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Saturday, December 24, 2011

In Defense of Die Hard as a Christmas Movie

When people think of their favorite Christmas movies, Die Hard is rarely high on the list. Most think of your typical bringing the family together movies. The typical movie swarmed with Christmas jingles. The typical story of hope, and triumph against all odds movies. So what does Die Hard have that can call it a Christmas movie, besides the obvious notion that it takes place on Christmas Eve? The answer: all of the above.


Almost every Die Hard movie is also a triumph over the odds, as is any good suspense or action movie. It should go without saying that McClane is put in danger after danger - and each subsequent movie, despite getting a little older, he's still competent enough (and lucky enough) to survive the obstacles, despite most often thinking on his feet and not really planning things out. The internet speaks volumes of Bruce Willis' inability to die; joke promos for the 2013 Die Hard in the works often have the slogan "Die Hard: Just Die Already."

And of course, what would a Christmas movie be without holiday music? The action can easily overshadow the soundtrack a bit, but the movie features Christmas sounds and tunes all over, from sleigh bells in orchestral cues to overtly using "Winter Wonderland." The limousine driver Argyle plays Run-D.M.C.'s "Christmas in Hollis," a 1987 Christmas single, and later the same character is listening to Stevie Wonder's "Skeletons."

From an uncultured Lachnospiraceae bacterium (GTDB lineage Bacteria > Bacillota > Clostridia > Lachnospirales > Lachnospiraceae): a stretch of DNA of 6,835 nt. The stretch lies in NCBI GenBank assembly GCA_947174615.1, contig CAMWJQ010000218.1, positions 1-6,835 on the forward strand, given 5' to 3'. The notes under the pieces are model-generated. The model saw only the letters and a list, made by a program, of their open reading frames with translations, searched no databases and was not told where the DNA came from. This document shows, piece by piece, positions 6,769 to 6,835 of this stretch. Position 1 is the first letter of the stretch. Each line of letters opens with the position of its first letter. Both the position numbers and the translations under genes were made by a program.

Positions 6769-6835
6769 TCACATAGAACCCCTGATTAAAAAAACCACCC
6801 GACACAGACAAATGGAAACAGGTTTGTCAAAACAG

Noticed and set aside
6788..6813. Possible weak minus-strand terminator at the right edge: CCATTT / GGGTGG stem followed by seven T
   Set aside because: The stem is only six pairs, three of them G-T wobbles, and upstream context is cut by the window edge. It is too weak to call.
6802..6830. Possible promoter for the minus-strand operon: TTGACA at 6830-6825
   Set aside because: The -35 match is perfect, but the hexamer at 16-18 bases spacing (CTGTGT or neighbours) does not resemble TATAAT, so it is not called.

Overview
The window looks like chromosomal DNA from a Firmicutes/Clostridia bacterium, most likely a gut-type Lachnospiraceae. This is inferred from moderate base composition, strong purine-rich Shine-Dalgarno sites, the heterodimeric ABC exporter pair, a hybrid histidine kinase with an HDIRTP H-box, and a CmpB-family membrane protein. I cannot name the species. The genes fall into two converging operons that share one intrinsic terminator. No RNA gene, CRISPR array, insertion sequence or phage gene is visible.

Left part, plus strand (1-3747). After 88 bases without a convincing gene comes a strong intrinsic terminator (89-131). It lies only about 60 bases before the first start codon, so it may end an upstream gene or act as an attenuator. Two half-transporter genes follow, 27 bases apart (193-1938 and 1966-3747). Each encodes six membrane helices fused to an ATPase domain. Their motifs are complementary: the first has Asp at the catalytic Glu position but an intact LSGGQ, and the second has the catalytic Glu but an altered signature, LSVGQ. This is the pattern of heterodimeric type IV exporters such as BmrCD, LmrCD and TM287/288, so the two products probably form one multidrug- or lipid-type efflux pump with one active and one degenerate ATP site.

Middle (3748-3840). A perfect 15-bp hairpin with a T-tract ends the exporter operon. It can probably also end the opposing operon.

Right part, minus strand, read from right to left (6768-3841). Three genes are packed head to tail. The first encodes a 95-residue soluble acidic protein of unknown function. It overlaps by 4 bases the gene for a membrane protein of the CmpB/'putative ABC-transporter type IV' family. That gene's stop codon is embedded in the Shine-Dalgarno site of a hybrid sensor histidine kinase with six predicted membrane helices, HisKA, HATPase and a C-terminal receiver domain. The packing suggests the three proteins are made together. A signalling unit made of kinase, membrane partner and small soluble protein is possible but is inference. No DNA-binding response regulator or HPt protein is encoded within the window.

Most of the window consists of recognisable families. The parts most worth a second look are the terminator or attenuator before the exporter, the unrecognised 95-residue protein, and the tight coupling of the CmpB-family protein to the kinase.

With all of the action and drama, it's also hard to remember that Bruce Willis' character, John McClane, is only in the area during the events of Die Hard because he wanted to use the holidays as a way to patch things up with his wife, Holly, and their kids. And while this moment is overlooked for a little while, the movie does not allow us to forget; the main villain Gruber uses her as a hostage against McClane - and successfully so. In response to Holly's danger, McClane drops his machine gun on the ground (albeit, he uses another gun taped to his back moments later, but the gesture stands).

So in many ways, Die Hard has everything a good Christmas movie needs. Barring Bruce Willis spouting off the True Meaning of Christmas, I would say it stands with the Christmas classics quite well - and the action makes it way more fun to watch anyway.

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